A Critical Evaluation of the technologies for 4G Evolution

Published: 2019/12/05 Number of words: 2767


The present report is a critical evaluation of the technologies that would allow for the migration from 3G to 4G Cellular Mobile Communication Systems. A brief description of the most important cellular technologies has been considered as an introduction to 4G concepts, characteristics and main objectives. Special attention will be given to the techniques that allow for 4G development. Cellular Mobile Communication Systems

For the past three decades, the development of technology has allowed people to communicate their ideas and share information by means of a mobile device. Since the early 1980 s, when the first commercial cellular system appeared, demands have changed and technology has evolved to meet the needs of communication. First generation mobile communication’s systems used analogue voice transmission; this was followed by the introduction of digital communications on 2G systems. The result was improved network capacity and quality and it created the possibility of text messaging and data transmission at low rates. Making data transmission and multimedia services available requires higher data rates than can be achieved by 2G due to its spectral inefficiency. To meet these demands, 3G was developed. Its advantages are that it offers a solution to 2G backward compatibility and fully compatible multimedia functions that improve system capacity and offer higher speed packet data rates. The reference data rates required for 3G systems are shown in Table 1. Table 1 . 3G Mobility Characteristics vs. Data Rate [9] With the aim of unifying all the systems under a global telecommunications standard, ITU-R defined IMT-2000, which establishes five modes of operation. The most important developments have been considered on Direct Spread IMT-DS and m ulti- carrier CDMA IMT-TC. Table 2 . 3G Standards as defined within IMT-2000 [9] UTRA FDD – WCDMA (UMTS air interface) is the implementation of IMT-DS and is the 3G upgrade of GSM/GPRS 2G networks. Its advantages include robustness to frequency, selective fading and the need for less power to achieve the determined performance level. High Speed Downlink Packet Access (HSDPA) is an improvement to this technology. It introduces a faster set- up procedure, supports Voice over IP services, and introduces a 15 to 50 per cent improvement in efficiency [8]. In contrast, CDMA systems have been implemented to meet IMT-MC standards as IS-95 ANSI/TIA/EIA-41 networks have improved. IS-2000 CDMA 1X-RTT is the first 3G approach whereby high data rates can be achieved. This is due to the assigned supplemented channels and based on the availability network resources. Based on CDMA technology has developed to provide: 1X-EVDO (Evolution Data Only), and 1X-EVDV which combines 1X-EVDO with traditional voice services i n a single carrier. However, 3G systems present technical weaknesses such as a difficulty in increasing bandwidth and thus achieving higher transmission data rates to support multimedia services, the limitation of available spectrum and the impossibility of roaming between different technologies and frequency bands. The alternative to 3G mobile services are the wireless networks. The approach for each form of technology is different; the first is focused on mobility and voice services with enhanced data transmissions support, whilst the second focuses on high rates of data transmission with few mobility capabilities. The most popular wireless network technologies are Wi-Fi 802.11a/b/g, WiMax 802.16, and Mobile-Fi 802.20. 4G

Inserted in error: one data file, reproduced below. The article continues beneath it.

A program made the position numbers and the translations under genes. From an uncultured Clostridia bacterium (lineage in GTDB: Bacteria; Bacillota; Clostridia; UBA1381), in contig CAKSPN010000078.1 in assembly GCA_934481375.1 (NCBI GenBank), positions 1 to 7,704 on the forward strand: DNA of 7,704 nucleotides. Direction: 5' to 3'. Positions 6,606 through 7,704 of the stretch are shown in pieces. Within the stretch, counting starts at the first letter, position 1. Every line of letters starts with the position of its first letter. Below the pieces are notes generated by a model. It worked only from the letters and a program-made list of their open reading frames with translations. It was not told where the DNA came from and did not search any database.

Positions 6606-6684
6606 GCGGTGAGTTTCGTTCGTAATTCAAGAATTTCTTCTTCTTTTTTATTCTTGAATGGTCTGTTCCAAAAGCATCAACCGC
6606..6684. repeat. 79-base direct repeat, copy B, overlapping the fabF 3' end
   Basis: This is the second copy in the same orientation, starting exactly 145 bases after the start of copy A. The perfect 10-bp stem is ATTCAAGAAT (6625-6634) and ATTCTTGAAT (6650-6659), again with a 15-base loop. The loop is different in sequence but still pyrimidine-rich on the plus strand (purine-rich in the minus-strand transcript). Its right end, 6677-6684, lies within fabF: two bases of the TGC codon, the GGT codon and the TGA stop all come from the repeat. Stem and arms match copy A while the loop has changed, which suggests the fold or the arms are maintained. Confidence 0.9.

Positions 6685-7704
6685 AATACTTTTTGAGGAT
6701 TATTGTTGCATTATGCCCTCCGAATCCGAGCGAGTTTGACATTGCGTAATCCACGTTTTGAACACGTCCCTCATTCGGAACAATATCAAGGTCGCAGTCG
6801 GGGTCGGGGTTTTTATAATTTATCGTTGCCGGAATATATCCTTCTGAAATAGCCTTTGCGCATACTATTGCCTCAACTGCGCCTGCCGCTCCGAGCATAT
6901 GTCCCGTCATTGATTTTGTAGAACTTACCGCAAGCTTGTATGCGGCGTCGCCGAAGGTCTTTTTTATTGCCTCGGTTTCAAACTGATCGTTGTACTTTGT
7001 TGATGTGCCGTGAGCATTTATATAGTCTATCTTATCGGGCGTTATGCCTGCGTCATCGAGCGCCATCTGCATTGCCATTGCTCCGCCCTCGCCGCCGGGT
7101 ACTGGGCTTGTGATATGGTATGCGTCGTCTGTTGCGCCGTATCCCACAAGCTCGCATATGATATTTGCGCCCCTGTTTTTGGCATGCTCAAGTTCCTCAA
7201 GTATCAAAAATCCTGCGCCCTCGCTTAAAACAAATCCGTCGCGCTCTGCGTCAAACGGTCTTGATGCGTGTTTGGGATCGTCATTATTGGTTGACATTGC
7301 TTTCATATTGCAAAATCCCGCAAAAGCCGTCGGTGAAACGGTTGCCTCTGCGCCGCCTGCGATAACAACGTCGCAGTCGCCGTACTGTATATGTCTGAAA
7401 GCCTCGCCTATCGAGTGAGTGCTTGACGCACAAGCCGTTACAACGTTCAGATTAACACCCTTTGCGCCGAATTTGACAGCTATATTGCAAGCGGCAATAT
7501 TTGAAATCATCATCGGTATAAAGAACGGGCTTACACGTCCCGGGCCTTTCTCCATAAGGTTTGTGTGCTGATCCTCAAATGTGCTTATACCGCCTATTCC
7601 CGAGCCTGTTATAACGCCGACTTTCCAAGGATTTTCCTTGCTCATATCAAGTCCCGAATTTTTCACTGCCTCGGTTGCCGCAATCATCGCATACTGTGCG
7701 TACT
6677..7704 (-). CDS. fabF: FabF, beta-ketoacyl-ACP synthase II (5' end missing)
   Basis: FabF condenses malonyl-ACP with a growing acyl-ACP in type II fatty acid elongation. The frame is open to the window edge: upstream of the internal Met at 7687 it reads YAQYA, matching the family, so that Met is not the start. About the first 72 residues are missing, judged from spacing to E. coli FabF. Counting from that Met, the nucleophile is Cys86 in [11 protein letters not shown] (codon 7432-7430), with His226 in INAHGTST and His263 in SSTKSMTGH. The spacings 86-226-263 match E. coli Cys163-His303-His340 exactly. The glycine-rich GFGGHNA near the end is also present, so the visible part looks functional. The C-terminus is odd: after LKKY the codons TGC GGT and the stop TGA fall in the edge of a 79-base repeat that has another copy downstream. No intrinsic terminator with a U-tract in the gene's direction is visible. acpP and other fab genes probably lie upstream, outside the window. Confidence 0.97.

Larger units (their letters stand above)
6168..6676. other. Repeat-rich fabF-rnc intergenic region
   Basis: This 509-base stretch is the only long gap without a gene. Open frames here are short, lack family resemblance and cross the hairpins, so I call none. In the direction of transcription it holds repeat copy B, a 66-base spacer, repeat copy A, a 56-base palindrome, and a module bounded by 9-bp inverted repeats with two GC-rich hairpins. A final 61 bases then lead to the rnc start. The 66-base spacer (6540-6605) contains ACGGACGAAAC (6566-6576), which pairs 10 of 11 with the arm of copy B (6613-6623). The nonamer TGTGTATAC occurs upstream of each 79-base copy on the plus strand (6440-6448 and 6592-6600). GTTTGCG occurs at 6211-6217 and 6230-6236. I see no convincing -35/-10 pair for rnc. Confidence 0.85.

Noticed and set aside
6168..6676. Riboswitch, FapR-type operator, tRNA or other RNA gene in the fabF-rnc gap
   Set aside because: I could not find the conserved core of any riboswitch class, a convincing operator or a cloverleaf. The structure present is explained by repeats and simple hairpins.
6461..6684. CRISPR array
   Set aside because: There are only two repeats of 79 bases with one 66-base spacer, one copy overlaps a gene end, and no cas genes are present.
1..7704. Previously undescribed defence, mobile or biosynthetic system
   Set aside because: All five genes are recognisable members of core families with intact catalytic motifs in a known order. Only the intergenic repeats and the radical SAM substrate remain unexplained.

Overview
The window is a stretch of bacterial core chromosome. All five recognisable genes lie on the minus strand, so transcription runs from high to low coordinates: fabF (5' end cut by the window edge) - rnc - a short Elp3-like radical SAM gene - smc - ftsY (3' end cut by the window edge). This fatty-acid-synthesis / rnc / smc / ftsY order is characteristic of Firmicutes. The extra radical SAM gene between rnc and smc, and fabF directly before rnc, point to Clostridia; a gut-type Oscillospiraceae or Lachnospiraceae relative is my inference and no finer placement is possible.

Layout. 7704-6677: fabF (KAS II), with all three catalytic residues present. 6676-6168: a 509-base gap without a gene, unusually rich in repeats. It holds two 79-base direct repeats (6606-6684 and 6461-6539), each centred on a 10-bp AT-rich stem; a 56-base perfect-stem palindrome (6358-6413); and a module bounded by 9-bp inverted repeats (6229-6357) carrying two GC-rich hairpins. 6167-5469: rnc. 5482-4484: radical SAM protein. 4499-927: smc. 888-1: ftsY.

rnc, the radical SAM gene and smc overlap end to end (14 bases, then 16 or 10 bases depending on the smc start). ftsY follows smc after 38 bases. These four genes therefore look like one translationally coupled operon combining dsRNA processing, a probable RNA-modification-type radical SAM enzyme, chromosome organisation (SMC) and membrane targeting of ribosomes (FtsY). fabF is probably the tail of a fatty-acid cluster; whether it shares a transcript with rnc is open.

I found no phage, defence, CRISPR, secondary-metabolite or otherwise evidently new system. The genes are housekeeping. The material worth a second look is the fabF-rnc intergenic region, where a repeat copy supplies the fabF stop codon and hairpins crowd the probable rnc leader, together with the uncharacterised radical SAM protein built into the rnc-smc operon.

The next generation of mobile communications has been given a number of names such as ‘Beyond 3G’ ( B3G), ‘4G’ or ‘MAGIC’ (Multimedia Anytime Anywhere Global Mobility Support Integrated Wireless Solution and Customized Personal Service) [6]. No standard has yet been defined for 4G services, but all the approaches consider integration as the key factor and the use of IP as the main protocol. An important aspect of 4G networks is the possibility of accessing any service anywhere, anytime, under any conditions. Furthermore, 4G will offer users an oriented service which delivers information even if location or terminals are changed ; users will not notice service interruptions when changes occur between network technologies. The optimal technical characteristics in a 4G network are listed in T able 3 . Table 3 . 4G System Optimal Technical Characteristics. [6, 13, 1] In order to achieve the demanding characteristics for 4G, it is important to consider developments in mobile terminals, network systems and the services offered Firstly, mobile terminals must be fully internetworking compatible . This means that the MS must be capable of detecting different network technologies, selecting the best one based on its service necessities, and, finally, reconfiguring itself to be able to operate under the chosen network . Furthermore, mobile terminals need to consider new user input/output interfaces, include location awareness and improve processing capabilities. Secondly, the network must support terminal mobility and internetworking capacity, offering a good, reliable and secure service. Full mobile IP deployment must be considered and the network must be capable of performing, not only horizontal handovers, but also vertical handovers between different network technologies. In addition, the network needs a high degree of reliability, an accurate security level, and a strong capacity for fault tolerance. Traffic management, overlay scenarios between different technologies, and hierarchical structures need to be considered in order to guarantee quality of service. The system must consider a strong and reliable security level with the flexibility to operate within different technologies. Finally, services offered must be focused on the concept of personal mobility rather than terminal mobility, introducing a new business architecture concentrated on new billing schemes that contemplate many services with many providers.